Institute News

Jewish Refugees and American Dreams in Shanghai

New insights into Jewish life in World War II-era Shanghai were revealed Thursday by Kimberly Cheng during her public lecture as the Center for Advance Genocide Research’s 2018-2019 Breslauer, Rutman & Anderson Research Fellow. Her research with survivor testimonies from the USC Shoah Foundation Visual History Archive examined the experiences of Jewish refugees in Shanghai, which became a safe haven for Europeans fleeing antisemitic Nazi persecution.

Cheng’s lecture, “American Dreams: Jewish Refugees and Chinese Locals in Post-World War II Shanghai,” examined the collision of cultures in Shanghai, which was significantly influenced first by the persecution of Chinese by Japanese invaders throughout the country, then by the influx of Jewish refugees, and after the war ended, by the arrival and presence of U.S. troops.

“This story shows for me the need to think globally and go beyond the timeline of World War II to consider the lasting effects of streams of migration,” Cheng said.

Through her testimony research, Cheng surveyed the relationships and interactions of American soldiers, European Jewish refugees, and local Chinese. Cheng showed how Jewish refugees in Shanghai embraced U.S. troops and adopted American behaviors and attitudes, worked alongside Americans, participated in American culture and harbored hopes of immigrating to America.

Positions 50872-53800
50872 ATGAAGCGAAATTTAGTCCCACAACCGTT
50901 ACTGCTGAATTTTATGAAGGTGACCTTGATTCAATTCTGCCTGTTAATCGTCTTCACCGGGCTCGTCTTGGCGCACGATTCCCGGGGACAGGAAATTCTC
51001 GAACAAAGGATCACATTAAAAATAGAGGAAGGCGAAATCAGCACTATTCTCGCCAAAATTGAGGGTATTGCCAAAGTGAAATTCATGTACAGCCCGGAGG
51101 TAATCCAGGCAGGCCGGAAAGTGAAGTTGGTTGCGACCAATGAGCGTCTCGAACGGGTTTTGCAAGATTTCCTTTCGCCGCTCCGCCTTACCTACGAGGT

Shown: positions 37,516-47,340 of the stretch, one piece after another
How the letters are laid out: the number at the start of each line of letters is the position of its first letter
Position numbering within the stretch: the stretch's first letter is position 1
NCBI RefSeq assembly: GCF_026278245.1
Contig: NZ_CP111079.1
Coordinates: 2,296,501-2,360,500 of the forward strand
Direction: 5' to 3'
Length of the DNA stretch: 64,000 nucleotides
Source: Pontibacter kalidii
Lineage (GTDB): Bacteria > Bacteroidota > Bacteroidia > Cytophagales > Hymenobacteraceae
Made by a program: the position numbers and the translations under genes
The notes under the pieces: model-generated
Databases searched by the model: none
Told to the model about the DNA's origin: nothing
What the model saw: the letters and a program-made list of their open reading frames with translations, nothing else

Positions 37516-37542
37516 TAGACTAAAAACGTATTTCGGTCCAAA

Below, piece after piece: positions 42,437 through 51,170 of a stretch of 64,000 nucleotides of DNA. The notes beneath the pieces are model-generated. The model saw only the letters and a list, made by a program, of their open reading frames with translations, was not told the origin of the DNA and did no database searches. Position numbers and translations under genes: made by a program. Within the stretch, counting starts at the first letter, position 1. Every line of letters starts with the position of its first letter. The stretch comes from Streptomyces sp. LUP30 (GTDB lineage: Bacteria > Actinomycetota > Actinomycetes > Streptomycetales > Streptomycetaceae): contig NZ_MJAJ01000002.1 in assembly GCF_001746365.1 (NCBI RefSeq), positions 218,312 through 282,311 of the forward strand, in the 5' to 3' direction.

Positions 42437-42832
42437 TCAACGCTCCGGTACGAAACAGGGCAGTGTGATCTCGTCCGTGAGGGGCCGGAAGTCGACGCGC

In her research, Cheng not only writes Central European Jewish refugees back into the changing landscape of postwar Shanghai, she writes Shanghai into Holocaust history, expanding the traditional geographic boundaries (of Europe or the West) that people automatically picture when thinking about the Holocaust.

Without a country, Jewish refugees in Shanghai built connections to America and gained a nation to identify with, which put them at odds with the Chinese in Shanghai, who felt occupied rather than liberated. By triangulating between the perceptions and feelings that Jewish refugees, Chinese, and Americans harbored towards one another during the postwar era in Shanghai, Cheng shed light on the consolidation of Jewish refugees’ personal identities and examined the construction of foreignness in Shanghai. 

Kimberly Cheng is a doctoral candidate in the Joint PhD Program in Hebrew and Judaic Studies and History at NYU.